Have a peaceful, happy Christmas Gillian and Thankyou for your articles this year which are like personal letters to keen readers. You write about the hot Wimmera days and also camping on the banks of the river in Bright in the NE of Victoria. The heat of those summers would truly inspire “warm memories”. Now you experience the starkness of a northern hemisphere Christmas with “the Birth bringing a ray of light and hope”. You have reminded us how people of faith , no matter the climate or their location celebrate this great event that “penetrates the gloom” and how we are all given the chance to live with hope because of our own rebirth thanks to the birth of theBabe in Bethlehem. COVID 19 , bushfires across the world and other significant events have impressed on us how we are all closely connected in one precious world. The light of Christmas on us all will be very welcome . PS. Our family will be together, first time for months near beautiful Mt. Buffalo and the Ovens River in Bright for Christmas. We”ll “throw a shrimp on the barbie“remembering you and wishing you a happy day with your loved ones ( hope it’s not going to be too hot here for the chefs)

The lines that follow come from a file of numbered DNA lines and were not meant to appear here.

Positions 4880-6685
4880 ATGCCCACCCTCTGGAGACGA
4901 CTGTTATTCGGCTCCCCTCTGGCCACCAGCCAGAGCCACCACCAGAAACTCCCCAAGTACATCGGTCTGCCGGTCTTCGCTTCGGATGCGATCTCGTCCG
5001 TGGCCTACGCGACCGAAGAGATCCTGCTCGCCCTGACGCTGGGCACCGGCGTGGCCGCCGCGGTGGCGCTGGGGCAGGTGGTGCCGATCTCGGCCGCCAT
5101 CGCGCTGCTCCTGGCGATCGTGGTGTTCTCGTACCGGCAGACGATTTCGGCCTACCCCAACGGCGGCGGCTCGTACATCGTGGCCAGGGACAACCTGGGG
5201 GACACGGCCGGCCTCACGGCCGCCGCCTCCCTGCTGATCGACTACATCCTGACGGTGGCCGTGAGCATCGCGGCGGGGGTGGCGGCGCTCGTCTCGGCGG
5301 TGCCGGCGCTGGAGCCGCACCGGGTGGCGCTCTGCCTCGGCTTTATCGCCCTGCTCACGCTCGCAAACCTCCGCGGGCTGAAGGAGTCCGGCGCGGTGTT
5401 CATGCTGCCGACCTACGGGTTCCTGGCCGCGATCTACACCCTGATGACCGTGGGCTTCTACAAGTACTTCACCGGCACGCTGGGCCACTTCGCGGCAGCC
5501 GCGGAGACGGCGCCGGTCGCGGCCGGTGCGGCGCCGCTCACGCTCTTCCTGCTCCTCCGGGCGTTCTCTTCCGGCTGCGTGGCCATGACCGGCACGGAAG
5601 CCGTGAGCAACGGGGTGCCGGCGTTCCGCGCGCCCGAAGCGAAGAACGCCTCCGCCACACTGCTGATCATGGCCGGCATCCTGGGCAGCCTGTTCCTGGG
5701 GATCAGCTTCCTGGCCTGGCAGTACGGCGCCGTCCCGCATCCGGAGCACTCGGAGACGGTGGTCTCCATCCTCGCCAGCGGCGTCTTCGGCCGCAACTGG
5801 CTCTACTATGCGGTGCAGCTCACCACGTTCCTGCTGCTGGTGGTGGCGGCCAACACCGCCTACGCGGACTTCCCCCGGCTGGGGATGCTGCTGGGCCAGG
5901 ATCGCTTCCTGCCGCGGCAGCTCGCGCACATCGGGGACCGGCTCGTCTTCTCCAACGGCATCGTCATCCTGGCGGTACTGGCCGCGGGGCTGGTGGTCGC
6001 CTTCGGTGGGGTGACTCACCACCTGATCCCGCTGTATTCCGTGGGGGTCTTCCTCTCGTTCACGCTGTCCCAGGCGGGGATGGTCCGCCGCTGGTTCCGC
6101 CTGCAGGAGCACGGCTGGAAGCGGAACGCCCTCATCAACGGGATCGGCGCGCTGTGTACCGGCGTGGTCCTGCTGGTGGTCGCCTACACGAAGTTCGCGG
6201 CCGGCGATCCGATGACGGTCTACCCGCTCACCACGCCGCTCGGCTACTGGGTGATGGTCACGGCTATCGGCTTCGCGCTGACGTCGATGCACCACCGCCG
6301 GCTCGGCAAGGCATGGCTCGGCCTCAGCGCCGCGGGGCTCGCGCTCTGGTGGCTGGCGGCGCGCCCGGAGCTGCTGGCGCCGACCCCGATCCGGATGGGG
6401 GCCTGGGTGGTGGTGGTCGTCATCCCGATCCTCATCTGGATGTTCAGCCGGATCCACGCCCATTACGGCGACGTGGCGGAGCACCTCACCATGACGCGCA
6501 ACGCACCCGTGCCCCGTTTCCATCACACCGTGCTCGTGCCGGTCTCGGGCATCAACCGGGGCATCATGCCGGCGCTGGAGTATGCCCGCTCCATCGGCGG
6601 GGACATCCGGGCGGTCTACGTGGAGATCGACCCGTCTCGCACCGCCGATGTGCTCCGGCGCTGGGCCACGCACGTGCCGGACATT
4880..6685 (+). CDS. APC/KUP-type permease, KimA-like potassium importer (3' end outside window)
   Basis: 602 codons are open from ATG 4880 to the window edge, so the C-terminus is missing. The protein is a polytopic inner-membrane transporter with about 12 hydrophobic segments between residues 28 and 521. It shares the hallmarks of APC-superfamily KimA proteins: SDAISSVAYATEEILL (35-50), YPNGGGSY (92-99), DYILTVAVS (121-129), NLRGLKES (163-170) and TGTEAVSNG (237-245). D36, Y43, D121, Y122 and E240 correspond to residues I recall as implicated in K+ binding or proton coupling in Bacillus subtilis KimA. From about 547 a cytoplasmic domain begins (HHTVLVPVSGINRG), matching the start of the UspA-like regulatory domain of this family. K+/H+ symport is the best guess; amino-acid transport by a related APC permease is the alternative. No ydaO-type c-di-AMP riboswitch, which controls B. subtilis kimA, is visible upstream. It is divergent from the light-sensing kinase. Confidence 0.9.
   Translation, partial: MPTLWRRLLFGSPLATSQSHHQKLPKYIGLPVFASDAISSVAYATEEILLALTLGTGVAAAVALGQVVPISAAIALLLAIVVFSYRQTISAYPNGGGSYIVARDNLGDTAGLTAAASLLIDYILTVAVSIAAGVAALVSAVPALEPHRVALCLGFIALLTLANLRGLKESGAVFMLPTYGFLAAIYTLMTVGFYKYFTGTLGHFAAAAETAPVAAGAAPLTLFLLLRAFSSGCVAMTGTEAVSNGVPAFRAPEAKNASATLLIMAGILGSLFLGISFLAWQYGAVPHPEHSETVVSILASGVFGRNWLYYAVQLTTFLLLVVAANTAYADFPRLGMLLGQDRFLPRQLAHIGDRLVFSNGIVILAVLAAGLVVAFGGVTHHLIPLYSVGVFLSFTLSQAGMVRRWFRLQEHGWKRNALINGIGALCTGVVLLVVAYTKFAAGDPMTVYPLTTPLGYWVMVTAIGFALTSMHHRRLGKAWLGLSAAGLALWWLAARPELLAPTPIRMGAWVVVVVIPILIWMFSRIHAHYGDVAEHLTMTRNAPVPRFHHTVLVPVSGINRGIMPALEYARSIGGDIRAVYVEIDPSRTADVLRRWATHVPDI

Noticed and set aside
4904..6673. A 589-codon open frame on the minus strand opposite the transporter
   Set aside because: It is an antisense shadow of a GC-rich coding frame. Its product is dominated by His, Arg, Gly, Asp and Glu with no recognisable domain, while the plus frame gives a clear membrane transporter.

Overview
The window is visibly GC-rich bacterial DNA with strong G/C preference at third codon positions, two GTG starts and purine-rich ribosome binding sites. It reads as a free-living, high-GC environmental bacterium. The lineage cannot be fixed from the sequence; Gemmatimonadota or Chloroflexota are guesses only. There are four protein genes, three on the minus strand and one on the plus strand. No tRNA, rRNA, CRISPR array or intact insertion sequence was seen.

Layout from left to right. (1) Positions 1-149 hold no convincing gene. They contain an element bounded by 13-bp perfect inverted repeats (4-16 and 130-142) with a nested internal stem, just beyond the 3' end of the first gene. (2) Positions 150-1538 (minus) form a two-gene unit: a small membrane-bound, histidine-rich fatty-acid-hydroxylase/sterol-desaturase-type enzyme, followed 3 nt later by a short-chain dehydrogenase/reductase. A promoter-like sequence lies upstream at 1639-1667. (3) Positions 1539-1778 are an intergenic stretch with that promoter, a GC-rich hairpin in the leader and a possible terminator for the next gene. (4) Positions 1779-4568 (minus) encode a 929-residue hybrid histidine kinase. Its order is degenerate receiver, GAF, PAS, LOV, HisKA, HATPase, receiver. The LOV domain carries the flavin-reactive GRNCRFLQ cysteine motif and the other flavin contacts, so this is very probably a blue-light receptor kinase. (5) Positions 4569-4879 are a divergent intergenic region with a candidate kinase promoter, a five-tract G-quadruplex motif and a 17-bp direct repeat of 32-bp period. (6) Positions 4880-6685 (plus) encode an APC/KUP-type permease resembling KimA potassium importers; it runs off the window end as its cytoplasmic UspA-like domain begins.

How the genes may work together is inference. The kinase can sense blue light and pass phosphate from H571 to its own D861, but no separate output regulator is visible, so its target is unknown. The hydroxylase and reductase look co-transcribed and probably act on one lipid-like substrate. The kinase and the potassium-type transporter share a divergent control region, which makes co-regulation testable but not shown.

Celia | 08 December 2020  

I'd been living in Japan for some years - an annual two week winter-break time to return to Australia to be with family and friends. It was on one of those returns that I thought - this heat is simply too much - and this traditional hot dinner, too, too much. It must have been discussed - because the tradition changed to a selection of cooked/cooled sea food thenceforth - followed by cold meats and a wide selection of vegetable and salads. And in quick order - air-conditioning came to the in-laws' house - everything was good again - though there was no return to hot cooked! Thank goodness. We had a Christmas in London one year - Chris Kable (my wife) with almost no kitchen utensils - prepared a feast. That was our Christmas miracle! We had only a couple of Christmases in Japan - able to return to Australia for what we knew was its proper season of summer - and didn't we like to argue that point with northern hemisphere friends. But the Japanese friends already knew via middle school textbooks what most of the rest of us Australians did not - that Santa Claus arrives in Australia on a surfboard - indeed there were un-doctored photographs to prove it! (eah, sure, you say - but over the past decades there have really been many surf clubs where for the Nippers and/or children of older surfers Santa has indeed suddenly appeared flying the waves to the shore. I gave up arguing that it was a construct - or at least acknowledging it as a construct become the usual! But yes, Gillian - to see Christmas out of one's own hemisphere - indeed out of one's cultural context - is a way to further appreciate the festival - let alone the checking back to times over 60 years ago - that other country!